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Historic microseismic data and their relation to the wave-climate in the North Atlantic

  • Microseismic data from observatories in Europe, which have been continuously recorded since about 100 years, contain information on the wave-climate in the North Atlantic. They can potentially be used as additional constraints in high-resolution temporal and spatial reconstructions of the storminess and oceanic waveheights in the past. To resolve spatial patterns data from observatories in different regions are needed. While previous recent studies analyzed only few observatory archives and relatively short time ranges, this is a first attempt to process the whole available data archive from different observatories. We correct and compare smoothed microseismic data from different stations and discuss their correlation and possible use for studies of storminess variability. Microseismic amplitudes at four seismic stations in northern Europe show amplitude peaks in 1920 and 1925, a slow decline in amplitudes till the middle of the 1930's followed by a steady increase of amplitudes till about 1990. From 1990 on microseismic amplitudesMicroseismic data from observatories in Europe, which have been continuously recorded since about 100 years, contain information on the wave-climate in the North Atlantic. They can potentially be used as additional constraints in high-resolution temporal and spatial reconstructions of the storminess and oceanic waveheights in the past. To resolve spatial patterns data from observatories in different regions are needed. While previous recent studies analyzed only few observatory archives and relatively short time ranges, this is a first attempt to process the whole available data archive from different observatories. We correct and compare smoothed microseismic data from different stations and discuss their correlation and possible use for studies of storminess variability. Microseismic amplitudes at four seismic stations in northern Europe show amplitude peaks in 1920 and 1925, a slow decline in amplitudes till the middle of the 1930's followed by a steady increase of amplitudes till about 1990. From 1990 on microseismic amplitudes decrease. We find a good correlation between the average surface wind velocity in the North Atlantic and microseismic amplitudes at inland stations far away from the coast. Coastal stations are more influenced by local swell and are thus potentially useful to recover regional changes in wind and ocean wavefields with time. The study demonstrates that the analysis of microseismic has the potential to assess climate changes during the last 100 yearsshow moreshow less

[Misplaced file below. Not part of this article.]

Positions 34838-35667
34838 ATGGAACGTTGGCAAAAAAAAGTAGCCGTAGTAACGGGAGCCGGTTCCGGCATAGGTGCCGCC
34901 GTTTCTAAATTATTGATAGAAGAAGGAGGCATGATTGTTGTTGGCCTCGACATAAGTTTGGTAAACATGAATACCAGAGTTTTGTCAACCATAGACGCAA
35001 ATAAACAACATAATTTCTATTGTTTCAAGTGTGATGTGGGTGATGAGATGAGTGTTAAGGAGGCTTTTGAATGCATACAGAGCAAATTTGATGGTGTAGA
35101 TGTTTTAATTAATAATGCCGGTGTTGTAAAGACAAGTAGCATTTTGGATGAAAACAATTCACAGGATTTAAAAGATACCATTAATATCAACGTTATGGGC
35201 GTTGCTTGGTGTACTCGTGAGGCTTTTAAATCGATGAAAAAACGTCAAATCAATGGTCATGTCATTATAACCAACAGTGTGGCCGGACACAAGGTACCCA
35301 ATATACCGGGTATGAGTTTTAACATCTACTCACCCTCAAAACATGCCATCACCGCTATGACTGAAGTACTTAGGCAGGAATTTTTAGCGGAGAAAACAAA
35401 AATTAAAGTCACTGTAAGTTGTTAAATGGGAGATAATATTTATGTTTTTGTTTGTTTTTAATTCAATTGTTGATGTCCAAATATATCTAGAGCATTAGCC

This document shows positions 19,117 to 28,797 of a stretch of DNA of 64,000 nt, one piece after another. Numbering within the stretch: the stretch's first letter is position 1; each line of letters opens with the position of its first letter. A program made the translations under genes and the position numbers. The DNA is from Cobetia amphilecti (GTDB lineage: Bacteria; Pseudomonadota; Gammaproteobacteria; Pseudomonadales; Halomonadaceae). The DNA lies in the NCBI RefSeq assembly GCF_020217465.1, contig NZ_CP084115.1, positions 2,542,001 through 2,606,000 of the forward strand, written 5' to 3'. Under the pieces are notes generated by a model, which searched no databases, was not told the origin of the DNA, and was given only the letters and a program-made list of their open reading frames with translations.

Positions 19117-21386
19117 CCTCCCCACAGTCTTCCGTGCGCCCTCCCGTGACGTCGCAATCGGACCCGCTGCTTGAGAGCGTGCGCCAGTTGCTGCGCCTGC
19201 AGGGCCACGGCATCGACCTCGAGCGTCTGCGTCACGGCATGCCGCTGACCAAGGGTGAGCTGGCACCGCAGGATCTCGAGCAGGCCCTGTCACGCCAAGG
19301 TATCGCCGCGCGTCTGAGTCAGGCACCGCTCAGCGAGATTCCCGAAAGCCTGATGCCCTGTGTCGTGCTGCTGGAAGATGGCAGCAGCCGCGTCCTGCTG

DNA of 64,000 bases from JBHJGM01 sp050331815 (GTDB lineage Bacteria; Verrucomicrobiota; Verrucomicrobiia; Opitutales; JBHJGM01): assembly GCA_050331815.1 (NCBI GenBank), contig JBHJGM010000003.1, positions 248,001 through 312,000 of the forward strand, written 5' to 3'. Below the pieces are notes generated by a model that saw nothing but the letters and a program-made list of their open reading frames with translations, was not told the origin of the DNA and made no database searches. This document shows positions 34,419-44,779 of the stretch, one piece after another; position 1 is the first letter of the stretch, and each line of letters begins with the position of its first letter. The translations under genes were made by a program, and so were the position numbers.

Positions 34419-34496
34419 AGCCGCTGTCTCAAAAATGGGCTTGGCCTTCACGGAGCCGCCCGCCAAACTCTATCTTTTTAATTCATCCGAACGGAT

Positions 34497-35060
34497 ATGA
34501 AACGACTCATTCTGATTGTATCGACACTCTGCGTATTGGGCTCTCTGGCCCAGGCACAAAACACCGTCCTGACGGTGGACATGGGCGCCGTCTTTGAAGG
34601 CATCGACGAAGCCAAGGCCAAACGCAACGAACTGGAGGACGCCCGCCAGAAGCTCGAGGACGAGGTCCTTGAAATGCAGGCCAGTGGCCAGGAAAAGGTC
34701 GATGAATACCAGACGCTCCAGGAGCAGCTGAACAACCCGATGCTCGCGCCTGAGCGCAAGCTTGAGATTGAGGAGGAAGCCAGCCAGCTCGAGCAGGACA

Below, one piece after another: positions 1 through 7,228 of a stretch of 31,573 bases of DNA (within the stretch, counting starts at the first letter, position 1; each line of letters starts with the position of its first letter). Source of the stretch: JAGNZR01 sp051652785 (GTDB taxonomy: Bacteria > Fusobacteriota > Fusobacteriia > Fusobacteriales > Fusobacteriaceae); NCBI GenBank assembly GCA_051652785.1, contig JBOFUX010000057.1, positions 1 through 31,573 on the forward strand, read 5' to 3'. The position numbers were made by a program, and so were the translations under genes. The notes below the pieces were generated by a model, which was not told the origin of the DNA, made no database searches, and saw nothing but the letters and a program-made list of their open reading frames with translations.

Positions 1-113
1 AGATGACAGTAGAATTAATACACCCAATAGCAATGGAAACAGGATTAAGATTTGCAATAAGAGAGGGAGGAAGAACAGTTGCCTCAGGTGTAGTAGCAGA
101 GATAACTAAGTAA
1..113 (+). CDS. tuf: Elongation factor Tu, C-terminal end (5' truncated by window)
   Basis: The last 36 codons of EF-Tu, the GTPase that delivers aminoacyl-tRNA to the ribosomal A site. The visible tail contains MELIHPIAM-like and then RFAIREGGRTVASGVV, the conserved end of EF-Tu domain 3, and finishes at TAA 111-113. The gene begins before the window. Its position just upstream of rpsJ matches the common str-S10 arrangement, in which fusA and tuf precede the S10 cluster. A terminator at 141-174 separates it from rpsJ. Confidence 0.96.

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Metadaten
Author:Torsten DahmORCiDGND, Frank Krüger, Heinz-Hermann Essen, Martin Hensch
Document Type:Article
Language:English
Year of first Publication:2005
Year of Completion:2005
Release Date:2017/03/24
Source:Meteorologische Zeitschrift. - 14 (2005), 6, S. 771 - 779
Organizational units:Mathematisch-Naturwissenschaftliche Fakultät / Institut für Geowissenschaften
Peer Review:Referiert